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How on earth do you pick a top five?  Or even a top ten for that matter!  So much of it is down to personal choice but equally there is no point writing such an article if one is going to omit world famous treks.  So here are my Top Five – quite probably in order of preference…

1) Everest Base Camp, Nepal

As a hiker, the Himalayas have to be top on my list of hiking destinations.  As a climber, Mount Everest holds an allure that no other mountain has.  So a trek to Everest Base Camp encompasses all those things I hold true to my heart.  Yes, it is a time-worn route and can be busy at times (especially in October which is peak trekking season being post-monsoon and pre-winter); yes, the classic route is very much one way in and one way out; and yes, it can be hard to escape the commercialisation of the region although thankfully altitude and infrastructure prevent day-trippers, or international airports and luxury hotels from being built here. BUT, this really is an unmissable classic.  From the moment you land after a hair-raising flight over the mountains and through the clouds onto the heavily angled airstrip at Lukla, gateway to the Khumbu region, to the moment you stand beneath the infamous Khumbu Icefall, gateway to the higher reaches of Mount Everest, you will experience such a series of highs – quite literally.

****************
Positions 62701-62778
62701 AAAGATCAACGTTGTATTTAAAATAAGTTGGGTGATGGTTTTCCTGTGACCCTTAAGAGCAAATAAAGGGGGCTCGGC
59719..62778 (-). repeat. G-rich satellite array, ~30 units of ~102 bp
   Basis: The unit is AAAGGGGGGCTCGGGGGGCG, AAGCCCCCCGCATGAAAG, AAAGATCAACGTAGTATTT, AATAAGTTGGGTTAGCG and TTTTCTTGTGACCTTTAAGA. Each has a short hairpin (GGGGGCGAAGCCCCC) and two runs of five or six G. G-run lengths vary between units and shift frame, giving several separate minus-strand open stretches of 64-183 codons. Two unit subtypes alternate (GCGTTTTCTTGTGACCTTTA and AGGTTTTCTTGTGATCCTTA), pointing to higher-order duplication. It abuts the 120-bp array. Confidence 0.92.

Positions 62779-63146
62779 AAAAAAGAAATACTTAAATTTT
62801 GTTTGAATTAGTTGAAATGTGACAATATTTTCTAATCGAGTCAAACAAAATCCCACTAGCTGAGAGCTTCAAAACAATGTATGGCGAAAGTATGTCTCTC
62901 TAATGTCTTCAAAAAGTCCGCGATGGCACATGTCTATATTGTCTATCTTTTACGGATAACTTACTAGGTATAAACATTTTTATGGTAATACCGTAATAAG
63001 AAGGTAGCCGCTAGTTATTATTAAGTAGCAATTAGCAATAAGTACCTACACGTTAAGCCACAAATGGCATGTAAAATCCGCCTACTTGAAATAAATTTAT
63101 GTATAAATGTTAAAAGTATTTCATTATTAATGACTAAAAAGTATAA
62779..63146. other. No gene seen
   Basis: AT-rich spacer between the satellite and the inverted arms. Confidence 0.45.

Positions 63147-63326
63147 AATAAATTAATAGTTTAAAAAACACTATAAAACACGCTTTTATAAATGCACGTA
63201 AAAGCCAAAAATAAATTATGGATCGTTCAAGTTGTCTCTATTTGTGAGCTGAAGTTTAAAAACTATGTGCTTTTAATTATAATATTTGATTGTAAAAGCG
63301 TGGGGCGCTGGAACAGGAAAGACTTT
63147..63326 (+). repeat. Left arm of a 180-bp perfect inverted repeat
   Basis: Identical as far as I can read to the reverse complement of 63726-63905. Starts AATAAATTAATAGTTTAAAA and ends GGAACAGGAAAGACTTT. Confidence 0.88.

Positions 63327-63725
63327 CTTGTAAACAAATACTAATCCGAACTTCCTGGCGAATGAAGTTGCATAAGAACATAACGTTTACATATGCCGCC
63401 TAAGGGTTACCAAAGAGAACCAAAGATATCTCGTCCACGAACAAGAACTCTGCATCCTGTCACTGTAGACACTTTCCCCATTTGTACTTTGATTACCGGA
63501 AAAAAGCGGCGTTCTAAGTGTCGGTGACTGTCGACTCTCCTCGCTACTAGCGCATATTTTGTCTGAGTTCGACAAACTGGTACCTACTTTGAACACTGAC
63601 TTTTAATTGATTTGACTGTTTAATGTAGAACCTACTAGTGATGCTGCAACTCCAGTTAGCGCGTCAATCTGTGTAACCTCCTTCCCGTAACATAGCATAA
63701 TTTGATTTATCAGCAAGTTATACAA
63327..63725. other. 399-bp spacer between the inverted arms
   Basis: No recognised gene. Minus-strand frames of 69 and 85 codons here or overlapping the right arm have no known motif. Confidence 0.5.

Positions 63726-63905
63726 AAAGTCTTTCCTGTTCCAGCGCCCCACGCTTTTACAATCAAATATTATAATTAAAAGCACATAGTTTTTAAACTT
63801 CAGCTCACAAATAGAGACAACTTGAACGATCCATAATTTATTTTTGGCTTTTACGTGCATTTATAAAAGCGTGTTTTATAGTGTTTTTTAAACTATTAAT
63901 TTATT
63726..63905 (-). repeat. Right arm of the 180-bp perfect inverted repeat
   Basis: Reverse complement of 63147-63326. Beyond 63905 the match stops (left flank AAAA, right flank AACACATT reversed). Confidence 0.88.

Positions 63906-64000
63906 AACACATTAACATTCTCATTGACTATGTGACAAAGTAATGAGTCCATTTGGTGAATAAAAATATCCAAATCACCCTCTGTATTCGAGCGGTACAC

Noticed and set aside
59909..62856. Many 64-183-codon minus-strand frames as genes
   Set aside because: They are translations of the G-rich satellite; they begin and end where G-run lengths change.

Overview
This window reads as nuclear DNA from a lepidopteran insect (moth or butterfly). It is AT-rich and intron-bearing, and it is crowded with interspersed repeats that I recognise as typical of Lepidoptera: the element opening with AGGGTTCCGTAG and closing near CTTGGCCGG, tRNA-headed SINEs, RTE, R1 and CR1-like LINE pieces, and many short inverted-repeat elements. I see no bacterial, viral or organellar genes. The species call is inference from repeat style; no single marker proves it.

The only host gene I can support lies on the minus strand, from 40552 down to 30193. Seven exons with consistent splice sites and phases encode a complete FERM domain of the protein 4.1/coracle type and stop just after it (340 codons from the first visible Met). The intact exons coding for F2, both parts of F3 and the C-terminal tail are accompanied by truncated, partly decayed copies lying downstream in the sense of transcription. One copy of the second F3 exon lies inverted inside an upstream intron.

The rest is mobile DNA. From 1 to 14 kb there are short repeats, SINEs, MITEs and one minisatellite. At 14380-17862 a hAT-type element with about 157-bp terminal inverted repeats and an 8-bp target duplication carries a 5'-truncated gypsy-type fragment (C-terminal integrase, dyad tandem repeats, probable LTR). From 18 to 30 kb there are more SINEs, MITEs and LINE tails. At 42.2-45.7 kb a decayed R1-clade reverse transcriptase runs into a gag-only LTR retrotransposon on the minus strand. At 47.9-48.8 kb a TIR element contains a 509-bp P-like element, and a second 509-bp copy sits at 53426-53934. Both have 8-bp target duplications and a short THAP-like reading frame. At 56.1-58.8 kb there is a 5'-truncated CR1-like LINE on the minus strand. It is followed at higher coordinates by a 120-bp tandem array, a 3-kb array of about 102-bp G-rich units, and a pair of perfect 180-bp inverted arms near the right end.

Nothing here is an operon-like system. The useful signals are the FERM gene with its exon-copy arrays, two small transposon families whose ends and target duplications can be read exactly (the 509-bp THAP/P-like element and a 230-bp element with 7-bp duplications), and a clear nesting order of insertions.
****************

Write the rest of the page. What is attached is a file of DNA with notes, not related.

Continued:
johnny ward mount everest
Me with mount everest in the background!

 

It goes without saying that the scenery is utterly breathtaking right from the start – just how many photos can one take of snow-capped mountains?!   But it is not just the mountains, it is the terraced fields, the lush forested valleys, the turquoise waters of glacial rivers tumbling through sheer gorges, the colourful prayer flags fluttering from every high point and the white stupas built to signify entrances of villages.  Your heart is often racing as you cross precarious-looking swing bridges far, far above raging rivers below – beware crossing these the same time as a yak train though….your heart will also be racing as it fights the lack of oxygen as you climb higher and higher – over 5, 000 metres in fact.  Oddly enough, the trail actually starts by descending, lulling you into a false sense of security.  But then it gradually ascends up the infamous Namche hill to the only major settlement en route, Namche Bazaar, where you can email home, order a birthday cake or pick up cut-price outdoor clothing that has come over the Himalayas from China.